Tests should be done in ‘hours’ to prevent second wave
Coronavirus testing needs to be done in a “matter of hours” in order to prevent a second wave, an expert has said.
Infectious disease specialist Professor David Heymann said that a second wave, or a resurgence of the virus, is not “inevitable” and could be mitigated with certain requirements.
Rapid diagnostics and contact tracing, quarantining of contacts and isolation of sick people – including isolation in health facilities – will interrupt the chain of transmission of the virus, according to Prof Heymann, who helped shut down the Sars outbreak in 2003.
Another way is to closely monitor different sectors or localities for infection rates followed by swift lockdowns, he told a Chatham House briefing on Covid-19.
“A second wave is not inevitable if countries, such as the UK, begin to contact tracing which is necessary to detect patients and to evaluate their contacts,” he said.
“In other words, there needs to be systems that detect cases wherever they occur.
“They need to then be rapidly diagnosed – and that means within hours rather than in days – and then contacts of those patients need to be identified and they need to be asked to self-quarantine.
“If they become sick during that period, then they should be tested, and they should be isolated in a health facility or away from others if they are absolutely shown to be infected.
“That’s one way countries can be sure that they will be able to interrupt transmission chains that might go into communities from contacts. Another way is to closely monitor different sectors in the country.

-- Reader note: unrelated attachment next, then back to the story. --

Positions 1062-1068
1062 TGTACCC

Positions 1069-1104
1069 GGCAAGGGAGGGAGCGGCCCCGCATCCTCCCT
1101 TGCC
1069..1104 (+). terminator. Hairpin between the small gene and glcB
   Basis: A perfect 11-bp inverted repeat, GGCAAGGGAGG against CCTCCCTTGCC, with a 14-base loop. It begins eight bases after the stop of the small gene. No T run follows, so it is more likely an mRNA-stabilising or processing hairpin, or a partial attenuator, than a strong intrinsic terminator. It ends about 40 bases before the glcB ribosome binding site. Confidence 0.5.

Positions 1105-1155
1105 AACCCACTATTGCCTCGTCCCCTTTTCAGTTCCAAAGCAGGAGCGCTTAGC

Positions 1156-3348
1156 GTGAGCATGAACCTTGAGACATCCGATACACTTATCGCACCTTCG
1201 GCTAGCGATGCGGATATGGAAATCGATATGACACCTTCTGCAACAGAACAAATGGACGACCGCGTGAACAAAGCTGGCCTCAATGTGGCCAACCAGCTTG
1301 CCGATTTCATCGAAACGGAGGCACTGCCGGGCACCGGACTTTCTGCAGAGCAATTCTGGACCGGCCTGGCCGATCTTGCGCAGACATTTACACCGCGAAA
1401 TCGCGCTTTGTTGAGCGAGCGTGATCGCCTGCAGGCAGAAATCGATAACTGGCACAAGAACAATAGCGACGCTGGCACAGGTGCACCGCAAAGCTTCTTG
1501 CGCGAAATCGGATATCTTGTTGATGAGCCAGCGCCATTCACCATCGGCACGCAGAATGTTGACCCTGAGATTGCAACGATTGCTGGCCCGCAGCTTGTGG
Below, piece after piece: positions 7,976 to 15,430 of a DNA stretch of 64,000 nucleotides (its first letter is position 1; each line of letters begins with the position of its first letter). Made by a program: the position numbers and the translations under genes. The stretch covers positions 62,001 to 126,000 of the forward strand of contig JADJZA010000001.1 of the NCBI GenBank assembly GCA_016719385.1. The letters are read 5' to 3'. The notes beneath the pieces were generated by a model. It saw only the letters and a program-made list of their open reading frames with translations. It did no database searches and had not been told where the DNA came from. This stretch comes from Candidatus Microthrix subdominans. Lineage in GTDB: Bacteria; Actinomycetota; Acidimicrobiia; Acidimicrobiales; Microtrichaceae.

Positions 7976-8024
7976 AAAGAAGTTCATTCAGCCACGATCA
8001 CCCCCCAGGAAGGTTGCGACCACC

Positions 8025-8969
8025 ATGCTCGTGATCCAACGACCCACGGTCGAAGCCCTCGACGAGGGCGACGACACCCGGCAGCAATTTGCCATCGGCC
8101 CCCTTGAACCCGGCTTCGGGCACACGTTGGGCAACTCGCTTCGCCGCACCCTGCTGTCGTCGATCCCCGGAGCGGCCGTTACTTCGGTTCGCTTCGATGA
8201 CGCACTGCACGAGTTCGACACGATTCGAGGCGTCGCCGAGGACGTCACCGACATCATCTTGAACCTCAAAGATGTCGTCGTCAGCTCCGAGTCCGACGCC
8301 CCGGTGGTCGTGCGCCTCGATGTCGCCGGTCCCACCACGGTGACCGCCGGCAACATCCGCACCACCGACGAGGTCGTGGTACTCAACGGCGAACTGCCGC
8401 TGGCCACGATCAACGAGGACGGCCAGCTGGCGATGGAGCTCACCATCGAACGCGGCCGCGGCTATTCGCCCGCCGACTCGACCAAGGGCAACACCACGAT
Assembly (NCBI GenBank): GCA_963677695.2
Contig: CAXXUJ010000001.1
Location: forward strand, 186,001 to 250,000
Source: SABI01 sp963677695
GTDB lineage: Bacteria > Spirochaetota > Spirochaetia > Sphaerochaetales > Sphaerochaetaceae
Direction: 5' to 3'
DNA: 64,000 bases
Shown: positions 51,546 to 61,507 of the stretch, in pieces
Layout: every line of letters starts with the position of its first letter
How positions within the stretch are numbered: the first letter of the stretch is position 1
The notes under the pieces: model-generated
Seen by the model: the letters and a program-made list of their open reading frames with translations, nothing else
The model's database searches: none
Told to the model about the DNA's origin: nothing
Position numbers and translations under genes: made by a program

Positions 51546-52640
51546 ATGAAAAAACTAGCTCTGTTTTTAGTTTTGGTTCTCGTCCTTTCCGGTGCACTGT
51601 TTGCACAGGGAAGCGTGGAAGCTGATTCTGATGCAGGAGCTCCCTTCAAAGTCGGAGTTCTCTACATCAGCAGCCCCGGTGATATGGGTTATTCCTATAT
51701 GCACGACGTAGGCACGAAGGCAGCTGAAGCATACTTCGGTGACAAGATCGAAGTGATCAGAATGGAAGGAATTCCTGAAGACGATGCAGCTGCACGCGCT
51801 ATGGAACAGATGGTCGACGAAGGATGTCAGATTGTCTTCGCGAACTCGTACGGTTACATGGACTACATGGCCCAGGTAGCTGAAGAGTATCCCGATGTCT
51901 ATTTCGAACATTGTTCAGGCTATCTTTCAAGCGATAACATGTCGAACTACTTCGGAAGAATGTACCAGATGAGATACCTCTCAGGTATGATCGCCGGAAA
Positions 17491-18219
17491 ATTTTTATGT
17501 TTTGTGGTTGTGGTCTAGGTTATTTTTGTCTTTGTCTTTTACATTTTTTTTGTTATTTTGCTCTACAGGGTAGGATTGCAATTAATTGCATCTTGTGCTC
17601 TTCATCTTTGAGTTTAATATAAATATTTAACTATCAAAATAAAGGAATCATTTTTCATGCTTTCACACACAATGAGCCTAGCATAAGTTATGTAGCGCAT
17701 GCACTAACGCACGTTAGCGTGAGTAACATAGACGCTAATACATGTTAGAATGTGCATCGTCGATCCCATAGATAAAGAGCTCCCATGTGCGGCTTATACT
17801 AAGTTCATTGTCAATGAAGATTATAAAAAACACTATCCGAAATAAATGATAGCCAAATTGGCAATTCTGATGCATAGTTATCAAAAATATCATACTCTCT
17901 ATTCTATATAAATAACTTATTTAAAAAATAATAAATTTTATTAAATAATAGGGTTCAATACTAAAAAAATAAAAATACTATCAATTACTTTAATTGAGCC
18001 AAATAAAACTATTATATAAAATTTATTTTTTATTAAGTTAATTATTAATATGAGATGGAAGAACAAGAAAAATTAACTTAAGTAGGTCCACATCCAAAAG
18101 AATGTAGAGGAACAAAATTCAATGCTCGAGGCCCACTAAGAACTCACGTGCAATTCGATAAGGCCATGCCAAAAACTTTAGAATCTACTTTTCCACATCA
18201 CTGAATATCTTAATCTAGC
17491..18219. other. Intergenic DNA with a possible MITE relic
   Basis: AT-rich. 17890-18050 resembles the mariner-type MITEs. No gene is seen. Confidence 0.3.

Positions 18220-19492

“And if there’s increased transmission in one area – in one geographic area or in one sector – then there may be a need to lock down a sector in that area, such as is done in Asia, using what they call circuit breakers.
“For example, nightclubs in South Korea were found to be a great risk to transmission. They were shut down for a time then they were opened again, and they’ve been left open because the risk of transmission has decreased.
“Schools in Singapore (worked) in the same way – they were left open, transmission was seen to be occurring, they were closed down and now they are open again, and transmission seems to have modified.
“So it just depends on what kind of system is set up in the United Kingdom as we move forward.
“Shielding the elderly – vital; shielding those with comorbidities – vital; detection systems for cases – vital; and then contact tracing to make sure that transmission into the communities is interrupted.
“In addition to monitoring what’s going on in various sectors to determine if there’s going to be temporary circuit breakers or lockdowns.”
But Prof Heymann added: “But if countries can’t keep the virus suppressed, then there will be what some countries will call a second wave what others will call a resurgence of the virus.”
It comes as leading doctors and nurses called on officials to launch a rapid review to ensure steps are being taken to prevent a second wave on infections.
Doctors and nurses have called for the Government to conduct a review to ensure that the country is prepared for a second wave and gets “ahead of the curve”.
This review should focus “areas of weakness” where action is needed to prevent further deaths and help restore the economy, they said in a letter published in The BMJ.
The letter, signed by doctors’ and nursing unions and the leaders of medical royal colleges, states that the areas which need rapid attention include:
– Procurement of goods and services; the disproportionate effect Covid-19 has on black, Asian, and minority ethnic communities and people.
– Mitigation of any difficulties posed by Brexit.
– And “coordination of existing structures, in a way designed to optimise the establishment of effective public health and communicable disease control infrastructure, the resilience of the NHS as a whole, and the shielding of vulnerable individuals and communities”.